An electric flying car in Dubai: all the details on the futuristic product from the Chinese company XPeng

China-based company XPeng AeroHT conducted the first-ever public test flight of its electric flying car at Skydive Dubai on October 11 in front of 150 spectators against a backdrop of panoramic cityscape views and excellent airspace conditions. During the 90-second flight, the car demonstrated electric vertical takeoff and landing (eVTOL) capabilities. While a commercially-ready car is likely years away from hitting the showroom, the company behind it has demonstrated all the necessary details that the idea is certainly close to becoming a reality.

design and functions

According to XPeng AeroHT, the Xpeng X2 is a “fifth generation” flying car and is independently developed and manufactured by the Chinese company. It’s a two-seater that adopts a minimalist, teardrop-shaped design, giving it a very futuristic look straight out of a sci-fi movie. Here, aerodynamics have been considered to achieve ultimate flight performance, along with weight reduction and a full carbon body.

XPeng X2 front view XPeng X2 seen from the front.

As a fully electric car, it produces zero CO2 emissions and contributes to the global effort to phase out internal combustion engine (ICE) vehicles in favor of greener urban transport. XPeng says the X2 is best suited for low-altitude city flights and “short-haul city trips such as sightseeing and medical transport.”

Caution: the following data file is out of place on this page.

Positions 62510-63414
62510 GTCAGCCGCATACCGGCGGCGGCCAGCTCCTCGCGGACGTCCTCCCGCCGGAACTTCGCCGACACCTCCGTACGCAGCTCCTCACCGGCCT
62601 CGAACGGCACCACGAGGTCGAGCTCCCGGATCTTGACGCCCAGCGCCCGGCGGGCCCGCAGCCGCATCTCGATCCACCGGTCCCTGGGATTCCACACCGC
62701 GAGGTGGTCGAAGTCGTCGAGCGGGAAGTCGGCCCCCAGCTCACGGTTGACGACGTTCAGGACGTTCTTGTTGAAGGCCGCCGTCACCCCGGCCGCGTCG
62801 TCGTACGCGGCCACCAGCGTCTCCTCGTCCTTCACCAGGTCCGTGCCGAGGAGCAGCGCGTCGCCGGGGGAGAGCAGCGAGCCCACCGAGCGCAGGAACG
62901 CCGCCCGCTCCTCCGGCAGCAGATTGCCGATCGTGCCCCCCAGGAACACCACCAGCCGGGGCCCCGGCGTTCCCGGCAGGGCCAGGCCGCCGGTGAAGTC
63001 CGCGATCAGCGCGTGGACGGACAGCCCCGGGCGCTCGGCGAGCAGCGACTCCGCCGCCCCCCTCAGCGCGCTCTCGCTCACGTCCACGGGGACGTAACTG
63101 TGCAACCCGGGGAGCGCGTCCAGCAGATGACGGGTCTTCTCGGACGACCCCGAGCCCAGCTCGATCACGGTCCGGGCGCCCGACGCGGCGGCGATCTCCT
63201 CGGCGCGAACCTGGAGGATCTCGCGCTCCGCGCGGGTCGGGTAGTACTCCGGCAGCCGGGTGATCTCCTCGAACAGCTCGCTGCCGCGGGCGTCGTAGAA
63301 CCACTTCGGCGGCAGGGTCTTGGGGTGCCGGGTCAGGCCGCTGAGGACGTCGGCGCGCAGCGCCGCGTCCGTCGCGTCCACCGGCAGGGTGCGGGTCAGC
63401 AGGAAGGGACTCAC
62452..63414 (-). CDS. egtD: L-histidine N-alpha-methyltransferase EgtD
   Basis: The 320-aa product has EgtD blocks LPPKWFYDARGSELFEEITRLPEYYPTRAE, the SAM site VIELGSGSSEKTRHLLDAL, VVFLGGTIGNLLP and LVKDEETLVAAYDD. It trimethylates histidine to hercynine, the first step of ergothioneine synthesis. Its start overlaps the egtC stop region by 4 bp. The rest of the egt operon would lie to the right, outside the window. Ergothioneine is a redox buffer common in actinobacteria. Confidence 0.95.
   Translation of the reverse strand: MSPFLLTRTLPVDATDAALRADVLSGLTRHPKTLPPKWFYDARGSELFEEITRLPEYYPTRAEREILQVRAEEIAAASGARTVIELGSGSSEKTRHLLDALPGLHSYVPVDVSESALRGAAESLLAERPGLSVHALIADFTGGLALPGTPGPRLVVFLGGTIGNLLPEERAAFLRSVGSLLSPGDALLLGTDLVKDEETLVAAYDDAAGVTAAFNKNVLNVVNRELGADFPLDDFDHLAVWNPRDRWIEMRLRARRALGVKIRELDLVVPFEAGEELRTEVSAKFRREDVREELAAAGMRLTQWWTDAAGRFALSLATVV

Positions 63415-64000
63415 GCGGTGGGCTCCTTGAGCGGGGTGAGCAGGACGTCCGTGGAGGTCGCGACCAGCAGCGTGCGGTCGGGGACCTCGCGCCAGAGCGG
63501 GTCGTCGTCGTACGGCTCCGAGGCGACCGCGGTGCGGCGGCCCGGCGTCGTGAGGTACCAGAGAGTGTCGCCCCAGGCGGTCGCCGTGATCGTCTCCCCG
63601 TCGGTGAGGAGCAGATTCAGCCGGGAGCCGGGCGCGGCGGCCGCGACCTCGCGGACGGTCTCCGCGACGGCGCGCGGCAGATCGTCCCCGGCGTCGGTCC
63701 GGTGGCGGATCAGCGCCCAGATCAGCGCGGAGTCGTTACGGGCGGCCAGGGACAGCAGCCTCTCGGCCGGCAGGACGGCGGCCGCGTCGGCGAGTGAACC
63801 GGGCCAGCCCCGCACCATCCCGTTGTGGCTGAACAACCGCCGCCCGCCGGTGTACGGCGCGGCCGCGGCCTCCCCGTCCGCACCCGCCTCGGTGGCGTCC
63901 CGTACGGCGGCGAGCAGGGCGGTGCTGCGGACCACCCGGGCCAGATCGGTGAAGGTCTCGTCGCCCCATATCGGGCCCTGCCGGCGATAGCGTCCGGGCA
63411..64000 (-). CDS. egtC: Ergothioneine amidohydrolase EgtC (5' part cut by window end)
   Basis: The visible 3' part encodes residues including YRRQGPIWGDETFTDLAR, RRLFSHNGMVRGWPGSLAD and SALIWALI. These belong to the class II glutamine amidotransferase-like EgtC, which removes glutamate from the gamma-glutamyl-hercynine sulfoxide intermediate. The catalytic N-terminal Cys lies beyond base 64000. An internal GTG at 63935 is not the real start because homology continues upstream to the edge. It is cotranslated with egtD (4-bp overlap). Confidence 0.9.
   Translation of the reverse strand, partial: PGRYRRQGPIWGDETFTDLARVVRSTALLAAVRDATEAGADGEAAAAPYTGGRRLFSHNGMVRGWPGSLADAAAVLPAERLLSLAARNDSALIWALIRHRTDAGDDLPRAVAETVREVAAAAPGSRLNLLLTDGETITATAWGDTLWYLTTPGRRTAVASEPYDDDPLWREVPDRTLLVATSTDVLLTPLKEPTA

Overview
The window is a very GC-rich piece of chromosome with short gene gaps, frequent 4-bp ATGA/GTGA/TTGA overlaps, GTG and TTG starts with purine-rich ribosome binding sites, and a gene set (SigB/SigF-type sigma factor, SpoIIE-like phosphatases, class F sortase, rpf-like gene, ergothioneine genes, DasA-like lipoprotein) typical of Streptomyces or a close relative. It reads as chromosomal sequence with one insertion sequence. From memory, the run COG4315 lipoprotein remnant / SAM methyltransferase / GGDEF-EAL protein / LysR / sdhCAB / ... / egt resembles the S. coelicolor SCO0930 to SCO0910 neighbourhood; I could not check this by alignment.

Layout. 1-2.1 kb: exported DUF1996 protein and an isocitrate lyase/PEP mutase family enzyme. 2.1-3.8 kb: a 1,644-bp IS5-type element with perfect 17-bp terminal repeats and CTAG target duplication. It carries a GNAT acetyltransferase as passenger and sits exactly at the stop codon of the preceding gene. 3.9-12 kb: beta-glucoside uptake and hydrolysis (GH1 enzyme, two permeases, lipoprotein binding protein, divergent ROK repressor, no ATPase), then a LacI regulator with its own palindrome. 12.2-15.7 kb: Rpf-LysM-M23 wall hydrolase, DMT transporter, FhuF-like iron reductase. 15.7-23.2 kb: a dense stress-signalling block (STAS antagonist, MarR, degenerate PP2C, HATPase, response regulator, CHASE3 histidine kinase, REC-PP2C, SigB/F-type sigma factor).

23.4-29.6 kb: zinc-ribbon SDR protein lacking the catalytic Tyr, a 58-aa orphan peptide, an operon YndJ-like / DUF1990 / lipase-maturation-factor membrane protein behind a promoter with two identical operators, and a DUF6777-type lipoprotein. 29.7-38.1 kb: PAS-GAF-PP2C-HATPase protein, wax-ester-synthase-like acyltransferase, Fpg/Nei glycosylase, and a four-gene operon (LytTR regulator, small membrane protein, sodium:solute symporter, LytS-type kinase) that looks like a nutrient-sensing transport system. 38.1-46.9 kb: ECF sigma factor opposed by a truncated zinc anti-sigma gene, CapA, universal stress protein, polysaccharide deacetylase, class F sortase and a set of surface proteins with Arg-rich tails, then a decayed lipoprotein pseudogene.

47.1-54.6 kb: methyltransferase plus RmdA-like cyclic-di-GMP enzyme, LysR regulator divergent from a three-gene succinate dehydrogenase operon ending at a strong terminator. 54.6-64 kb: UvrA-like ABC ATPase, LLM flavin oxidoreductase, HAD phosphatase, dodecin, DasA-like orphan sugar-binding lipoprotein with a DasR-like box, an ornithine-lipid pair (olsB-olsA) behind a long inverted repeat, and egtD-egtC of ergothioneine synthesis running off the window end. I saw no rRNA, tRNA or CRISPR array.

But perhaps the car’s most exciting feature is its ability to fly autonomously, allowing passengers to perform super-safe takeoff, return and landing operations at the push of a button. There’s also a manual mode for the adventurers out there.

Prices and Availability

There’s currently no word on the car’s pricing and availability, which is understandable given its early stages of development. However, at the company’s 1024 Tech Day last fall, we learned that the sixth-generation flying car could launch sometime in 2024 and cost less than $156,600. This newer generation model will also be able to drive on the road.

Sixth generation XPeng flying car XPeng’s sixth generation flying car can also drive on the road.

While this pricing can also be used to arrive at a price estimate for the XPeng X2, the 2024 availability date sounds far too optimistic, especially considering the many obstacles that must be overcome before a vehicle of this nature is allowed to take to the skies.

Regulatory Barriers

Before an aircraft – including flying cars – receives an airworthiness certificate and is finally released for mass production, extensive reliability and safety tests are required. A report by Protocol states that the world’s only specific vertical take-off and landing (VTOL) standards have been proposed in Europe. Meanwhile, no such certificate has been issued to eVTOL companies in China. In fact, the certificate still has to contain a provision for eVTOL technologies, which means that companies working on such technologies cannot apply even if they want to. All of this, in turn, means that it will be years, even decades, before we see the first flying cars in our everyday lives.



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